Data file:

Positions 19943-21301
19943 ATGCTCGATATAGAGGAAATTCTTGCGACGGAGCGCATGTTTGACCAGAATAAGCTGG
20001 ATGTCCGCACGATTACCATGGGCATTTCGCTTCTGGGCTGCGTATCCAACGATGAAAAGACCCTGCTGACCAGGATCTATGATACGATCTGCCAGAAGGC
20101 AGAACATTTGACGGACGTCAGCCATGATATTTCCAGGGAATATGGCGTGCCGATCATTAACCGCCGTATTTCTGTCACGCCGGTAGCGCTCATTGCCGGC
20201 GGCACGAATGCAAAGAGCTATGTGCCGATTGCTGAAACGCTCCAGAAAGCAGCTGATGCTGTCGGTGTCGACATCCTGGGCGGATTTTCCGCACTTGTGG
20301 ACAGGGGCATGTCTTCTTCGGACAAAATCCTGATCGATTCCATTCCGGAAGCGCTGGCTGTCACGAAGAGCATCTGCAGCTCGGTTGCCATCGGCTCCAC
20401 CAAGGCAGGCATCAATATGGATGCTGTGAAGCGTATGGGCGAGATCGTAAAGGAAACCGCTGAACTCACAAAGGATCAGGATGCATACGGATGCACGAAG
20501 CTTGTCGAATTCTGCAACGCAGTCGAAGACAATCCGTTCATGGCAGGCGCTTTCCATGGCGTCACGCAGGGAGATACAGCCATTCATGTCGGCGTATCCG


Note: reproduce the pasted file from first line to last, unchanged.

Positions 19943-21301
19943 ATGCTCGATATAGAGGAAATTCTTGCGACGGAGCGCATGTTTGACCAGAATAAGCTGG
20001 ATGTCCGCACGATTACCATGGGCATTTCGCTTCTGGGCTGCGTATCCAACGATGAAAAGACCCTGCTGACCAGGATCTATGATACGATCTGCCAGAAGGC
20101 AGAACATTTGACGGACGTCAGCCATGATATTTCCAGGGAATATGGCGTGCCGATCATTAACCGCCGTATTTCTGTCACGCCGGTAGCGCTCATTGCCGGC
20201 GGCACGAATGCAAAGAGCTATGTGCCGATTGCTGAAACGCTCCAGAAAGCAGCTGATGCTGTCGGTGTCGACATCCTGGGCGGATTTTCCGCACTTGTGG
20301 ACAGGGGCATGTCTTCTTCGGACAAAATCCTGATCGATTCCATTCCGGAAGCGCTGGCTGTCACGAAGAGCATCTGCAGCTCGGTTGCCATCGGCTCCAC
20401 CAAGGCAGGCATCAATATGGATGCTGTGAAGCGTATGGGCGAGATCGTAAAGGAAACCGCTGAACTCACAAAGGATCAGGATGCATACGGATGCACGAAG
20501 CTTGTCGAATTCTGCAACGCAGTCGAAGACAATCCGTTCATGGCAGGCGCTTTCCATGGCGTCACGCAGGGAGATACAGCCATTCATGTCGGCGTATCCG